“La Mode Ilustree”, 1879
The Natural Form Era. I started this historical reproduction thing being enamored of the Early Bustle Era fashions and I had trouble appreciating the relatively bustle-less styles that followed. Then, as I started researching the bustle eras and saw extant examples, I began to enjoy the design aspects: creative use of asymmetry, the overall sleek lines and the infinite potential for playing with the back skirt and train. I absolutely love the red stripped dress on the left – she reminds me of a walking peppermint stick.
My enthusiasm wanes with the extremely hobbled styles, however, which make no sense to me – neither in the Natural Form Era nor the 1910’s. (It brings to mind TV’s 1964 original Morticia Addams (“The Addams Family”) and how Carolyn Jones seemed to simply glide . I always wondered how long she had to practice to do it so well. I would have spent half of the filming time on the floor, flailing to get upright – like a beetle on its back, but far less graceful.)
One giant leap for…no one.
But I digress. Now I’ve come to like the Natural Form Era; the appeal of shape and the myriad methods of creative draping it allowed…especially in the back.
Blue-Grey Emile Pasquier Silk Reception Gown c. 1885, from the Brooklyn Museum of Art
1878-80 French silk afternoon dress. Label – Merlot-Larcheveque, 25 Boulevard des Capucines (metmuseum.org)
Dress. 1876. Metropolitan Museum of Art – Costume Institute.
American Day Dress, late 1870’s, silk taffeta
Silk Dress — 1877-1879 — American — The Metropolitan Museum Of Art Costume Institute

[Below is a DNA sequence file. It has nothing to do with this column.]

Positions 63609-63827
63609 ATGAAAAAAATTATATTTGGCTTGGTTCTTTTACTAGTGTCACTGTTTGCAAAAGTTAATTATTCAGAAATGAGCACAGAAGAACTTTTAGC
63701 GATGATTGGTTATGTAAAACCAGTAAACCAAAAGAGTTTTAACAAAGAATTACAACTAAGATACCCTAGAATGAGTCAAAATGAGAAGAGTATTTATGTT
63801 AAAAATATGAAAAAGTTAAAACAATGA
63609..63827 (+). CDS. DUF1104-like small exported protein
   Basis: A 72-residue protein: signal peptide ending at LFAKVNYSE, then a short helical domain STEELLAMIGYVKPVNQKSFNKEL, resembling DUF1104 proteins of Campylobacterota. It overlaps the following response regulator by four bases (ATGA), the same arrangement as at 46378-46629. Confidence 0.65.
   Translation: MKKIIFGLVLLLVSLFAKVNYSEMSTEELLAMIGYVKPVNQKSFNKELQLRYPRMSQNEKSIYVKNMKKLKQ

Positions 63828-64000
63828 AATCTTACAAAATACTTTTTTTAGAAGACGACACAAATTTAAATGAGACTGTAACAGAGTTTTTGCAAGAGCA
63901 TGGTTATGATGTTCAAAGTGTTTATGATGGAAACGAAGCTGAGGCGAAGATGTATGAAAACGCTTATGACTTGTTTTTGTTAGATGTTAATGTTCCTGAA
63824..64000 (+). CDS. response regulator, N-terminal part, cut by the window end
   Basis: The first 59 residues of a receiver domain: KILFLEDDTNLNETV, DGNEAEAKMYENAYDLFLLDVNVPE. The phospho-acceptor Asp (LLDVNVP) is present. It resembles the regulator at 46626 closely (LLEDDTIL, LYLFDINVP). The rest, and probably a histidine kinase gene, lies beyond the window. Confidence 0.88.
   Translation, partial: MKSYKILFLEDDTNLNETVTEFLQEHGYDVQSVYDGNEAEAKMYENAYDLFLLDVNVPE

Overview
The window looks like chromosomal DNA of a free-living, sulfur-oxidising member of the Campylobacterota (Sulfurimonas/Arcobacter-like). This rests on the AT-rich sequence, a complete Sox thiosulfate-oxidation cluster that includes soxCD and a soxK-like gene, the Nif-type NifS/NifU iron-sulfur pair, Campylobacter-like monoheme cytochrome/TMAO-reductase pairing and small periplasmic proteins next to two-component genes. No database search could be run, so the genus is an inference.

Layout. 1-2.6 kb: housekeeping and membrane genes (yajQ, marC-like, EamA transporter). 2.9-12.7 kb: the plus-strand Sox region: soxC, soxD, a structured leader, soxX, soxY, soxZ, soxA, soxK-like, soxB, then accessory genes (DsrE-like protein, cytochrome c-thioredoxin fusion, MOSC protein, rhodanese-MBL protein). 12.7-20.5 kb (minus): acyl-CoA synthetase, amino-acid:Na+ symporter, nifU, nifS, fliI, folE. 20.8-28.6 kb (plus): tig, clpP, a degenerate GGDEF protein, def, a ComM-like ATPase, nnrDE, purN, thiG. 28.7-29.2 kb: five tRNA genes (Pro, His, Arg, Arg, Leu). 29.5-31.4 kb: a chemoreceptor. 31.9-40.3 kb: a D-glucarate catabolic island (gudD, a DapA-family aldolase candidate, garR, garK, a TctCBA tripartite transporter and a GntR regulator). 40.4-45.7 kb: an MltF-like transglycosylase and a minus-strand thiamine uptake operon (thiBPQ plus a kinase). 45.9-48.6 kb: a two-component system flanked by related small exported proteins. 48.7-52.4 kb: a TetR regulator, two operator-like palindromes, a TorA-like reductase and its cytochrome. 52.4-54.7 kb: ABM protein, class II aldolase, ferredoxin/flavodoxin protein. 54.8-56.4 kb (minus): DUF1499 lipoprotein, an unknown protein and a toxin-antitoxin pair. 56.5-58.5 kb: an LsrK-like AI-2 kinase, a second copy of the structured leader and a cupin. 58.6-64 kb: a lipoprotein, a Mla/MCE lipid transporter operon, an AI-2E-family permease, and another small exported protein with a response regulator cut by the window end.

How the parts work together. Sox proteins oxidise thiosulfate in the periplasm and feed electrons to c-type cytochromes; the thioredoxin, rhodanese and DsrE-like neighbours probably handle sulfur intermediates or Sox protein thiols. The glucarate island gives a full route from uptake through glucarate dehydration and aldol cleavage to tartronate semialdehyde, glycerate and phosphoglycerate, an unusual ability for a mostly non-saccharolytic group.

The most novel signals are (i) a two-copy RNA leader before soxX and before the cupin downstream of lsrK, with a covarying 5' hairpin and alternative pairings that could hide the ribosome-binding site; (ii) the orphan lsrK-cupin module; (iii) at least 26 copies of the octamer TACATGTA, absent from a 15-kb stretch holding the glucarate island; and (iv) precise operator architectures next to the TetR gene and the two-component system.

Dress ca. 1880 From the Digitalt Museum
I’ve already put these two fantastic designs into my “one of these days” queue, but I need to work on my skills and understanding of the construction before I can even start draping and make a muslin.
France, 1878, Journal des Dames et des Demoiselles
Natural form purple and pink with turquoise bias edging
Closer to (theoretical) reality, in a bout of what must have been temporary insanity, I actually puchased the pattern to make this dress, seen in Harper’s Bazar, 1877:
It’s sold by Ageless Patterns, which are currently way over my head. But the design is so intriguing I couldn’t pass it up. No matter that I’m not even remotely close to being able to pull it off. One day I’ll be ready. And I can already hear myself banging my head against the wall over the zillions of tiny pleats. It will take me at least a year to finish it. But won’t it be grand?!
First, however, comes the matter of catching up with the Historical Sew Monthly. #3 is in progress, but #1 is far from done. I’m still moving boxes, but now the patterns and most of the fabric are in the new house with me. Tomorrow I’m bringing over the sewing machines and production will, finally, re-commence.